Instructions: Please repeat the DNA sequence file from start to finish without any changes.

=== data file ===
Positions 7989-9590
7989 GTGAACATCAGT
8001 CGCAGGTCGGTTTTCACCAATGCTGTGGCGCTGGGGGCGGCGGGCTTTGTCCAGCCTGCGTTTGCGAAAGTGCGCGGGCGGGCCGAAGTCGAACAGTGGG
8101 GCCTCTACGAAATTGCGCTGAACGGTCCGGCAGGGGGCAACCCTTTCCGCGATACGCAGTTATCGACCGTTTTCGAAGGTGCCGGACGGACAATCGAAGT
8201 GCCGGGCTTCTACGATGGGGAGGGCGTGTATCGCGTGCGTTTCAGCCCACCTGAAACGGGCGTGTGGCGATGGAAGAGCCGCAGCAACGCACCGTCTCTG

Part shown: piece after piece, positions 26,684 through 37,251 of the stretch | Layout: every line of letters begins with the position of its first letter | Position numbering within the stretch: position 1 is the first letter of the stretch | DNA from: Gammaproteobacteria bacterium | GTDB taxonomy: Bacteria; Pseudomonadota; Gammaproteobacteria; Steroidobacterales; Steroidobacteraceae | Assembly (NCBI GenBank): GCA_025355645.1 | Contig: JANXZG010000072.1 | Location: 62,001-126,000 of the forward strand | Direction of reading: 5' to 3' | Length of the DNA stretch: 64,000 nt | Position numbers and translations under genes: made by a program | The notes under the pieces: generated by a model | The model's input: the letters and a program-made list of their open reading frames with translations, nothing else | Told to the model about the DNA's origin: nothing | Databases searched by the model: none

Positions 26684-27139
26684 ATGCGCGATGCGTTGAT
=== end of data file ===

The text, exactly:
Positions 7989-9590
7989 GTGAACATCAGT
8001 CGCAGGTCGGTTTTCACCAATGCTGTGGCGCTGGGGGCGGCGGGCTTTGTCCAGCCTGCGTTTGCGAAAGTGCGCGGGCGGGCCGAAGTCGAACAGTGGG
8101 GCCTCTACGAAATTGCGCTGAACGGTCCGGCAGGGGGCAACCCTTTCCGCGATACGCAGTTATCGACCGTTTTCGAAGGTGCCGGACGGACAATCGAAGT
8201 GCCGGGCTTCTACGATGGGGAGGGCGTGTATCGCGTGCGTTTCAGCCCACCTGAAACGGGCGTGTGGCGATGGAAGAGCCGCAGCAACGCACCGTCTCTG

Part shown: piece after piece, positions 26,684 through 37,251 of the stretch | Layout: every line of letters begins with the position of its first letter | Position numbering within the stretch: position 1 is the first letter of the stretch | DNA from: Gammaproteobacteria bacterium | GTDB taxonomy: Bacteria; Pseudomonadota; Gammaproteobacteria; Steroidobacterales; Steroidobacteraceae | Assembly (NCBI GenBank): GCA_025355645.1 | Contig: JANXZG010000072.1 | Location: 62,001-126,000 of the forward strand | Direction of reading: 5' to 3' | Length of the DNA stretch: 64,000 nt | Position numbers and translations under genes: made by a program | The notes under the pieces: generated by a model | The model's input: the letters and a program-made list of their open reading frames with translations, nothing else | Told to the model about the DNA's origin: nothing | Databases searched by the model: none

Positions 26684-27139
26684 ATGCGCGATGCGTTGAT